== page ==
Yale Daily News ran a story on Wednesday, “Profs question students’ Wikipedia dependency“. I guess it’s a disturbing sign that I thought angry and vindictive thoughts about the student, freshman John Behan, who created a number of fake articles. I used to think that kind of thing was funny, and I feel like I should still (in principle, at least; Behan’s work didn’t even rise to the level of BJAODN). The article focuses on one fake in particular, “emysphilia” (turtle fetish). But as it turns out, emysphilia (Behan’s “most successful” article) was deleted rather quickly; its only traction came from syndication on Answers.com. It’s unclear whether anyone besides people with direct knowledge of the hoax and the Wikipedians voting to delete it even read the article; it’s not something one would just run into on Answers.com without searching for the non-existent term.
The YDN article goes on with some quotes from professors about how Wikipedia is not an acceptable academic source. The headline for the page 6 continuation is “Inaccuracies make Wikipedia an unreliable academic source”, which is a pretty mediocre summary of what the faculty actual say about the subject. One prof makes reference to the “rigorous editing standards of hard copy sources”, compared to an anecdote about a Wikipedia article (with accurate, referenced information) giving the wrong first name (James Boswell instead of John Boswell) for a source. Unfortunately, the professor failed to take any action; I just tracked down the article I presume he was referring to, which it took 5 seconds to correct. (I have my own share of anecdotes about contradictions between a hard copy scholarly source and WP where it’s the hard copy that is wrong, but I digress.)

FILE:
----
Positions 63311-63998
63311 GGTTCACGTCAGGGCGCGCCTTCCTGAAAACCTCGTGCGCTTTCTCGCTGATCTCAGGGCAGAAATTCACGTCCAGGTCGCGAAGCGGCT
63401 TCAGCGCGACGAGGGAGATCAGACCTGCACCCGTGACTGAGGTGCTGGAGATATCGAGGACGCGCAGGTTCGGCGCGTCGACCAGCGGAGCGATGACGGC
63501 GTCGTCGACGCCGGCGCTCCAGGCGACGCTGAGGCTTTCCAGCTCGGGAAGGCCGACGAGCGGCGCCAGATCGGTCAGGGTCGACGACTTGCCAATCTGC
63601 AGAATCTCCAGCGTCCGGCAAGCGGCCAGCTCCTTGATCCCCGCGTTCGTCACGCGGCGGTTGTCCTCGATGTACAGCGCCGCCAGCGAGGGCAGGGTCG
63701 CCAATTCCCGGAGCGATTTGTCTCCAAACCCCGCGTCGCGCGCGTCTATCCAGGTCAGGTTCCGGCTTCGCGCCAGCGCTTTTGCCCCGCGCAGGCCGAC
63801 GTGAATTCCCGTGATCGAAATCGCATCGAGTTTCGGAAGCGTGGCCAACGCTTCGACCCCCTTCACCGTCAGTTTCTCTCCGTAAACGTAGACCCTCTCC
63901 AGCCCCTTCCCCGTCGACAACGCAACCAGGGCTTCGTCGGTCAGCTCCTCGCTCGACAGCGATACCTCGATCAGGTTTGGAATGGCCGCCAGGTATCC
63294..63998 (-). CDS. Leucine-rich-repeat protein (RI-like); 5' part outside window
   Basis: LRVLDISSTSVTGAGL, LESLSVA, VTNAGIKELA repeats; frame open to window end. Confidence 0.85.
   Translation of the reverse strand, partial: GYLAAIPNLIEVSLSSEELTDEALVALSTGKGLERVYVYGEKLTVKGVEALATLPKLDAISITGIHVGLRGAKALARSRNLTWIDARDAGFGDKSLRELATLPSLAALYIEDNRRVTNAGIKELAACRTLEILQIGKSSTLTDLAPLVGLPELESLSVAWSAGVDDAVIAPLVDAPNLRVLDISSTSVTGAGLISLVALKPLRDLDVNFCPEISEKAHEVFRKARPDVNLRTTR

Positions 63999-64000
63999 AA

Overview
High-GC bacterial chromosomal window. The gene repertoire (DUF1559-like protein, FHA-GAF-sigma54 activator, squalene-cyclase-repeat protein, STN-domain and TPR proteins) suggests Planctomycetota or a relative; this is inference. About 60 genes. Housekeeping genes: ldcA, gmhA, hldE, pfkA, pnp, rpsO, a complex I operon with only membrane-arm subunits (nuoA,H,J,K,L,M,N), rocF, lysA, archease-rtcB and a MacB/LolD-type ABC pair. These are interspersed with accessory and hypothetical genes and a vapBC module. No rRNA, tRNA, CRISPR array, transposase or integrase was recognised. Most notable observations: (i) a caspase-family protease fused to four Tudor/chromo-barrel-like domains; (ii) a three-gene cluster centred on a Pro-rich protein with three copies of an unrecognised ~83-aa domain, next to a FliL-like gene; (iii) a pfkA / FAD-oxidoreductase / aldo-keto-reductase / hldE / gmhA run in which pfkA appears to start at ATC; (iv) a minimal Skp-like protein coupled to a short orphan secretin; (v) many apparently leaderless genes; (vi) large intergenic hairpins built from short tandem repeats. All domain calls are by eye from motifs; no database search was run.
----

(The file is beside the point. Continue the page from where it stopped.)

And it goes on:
Like most stories about Wikipedia as an academic source, the Yale story misses the point. Another professor hits on the legitimate basis for excluding Wikipedia as an academic source: it’s an encyclopedia. 5 years from now, Wikipedia is going to be more accurate than any general print encyclopedia (at least on topics that traditional encyclopedias actually cover). And for random contradictions between a book source and a referenced Wikipedia article, Wikipedia will be the correct one more often than not. But it still won’t be an acceptable academic source, except perhaps as a place to point readers for peripheral background information. Because it will still be a tertiary source.
This issue has been in the news a lot since the Middlebury College Wikipedia ban and the Chronicle of Higher Education story on it.
Here’s a similar blog post about the issue, from a clear-headed historian.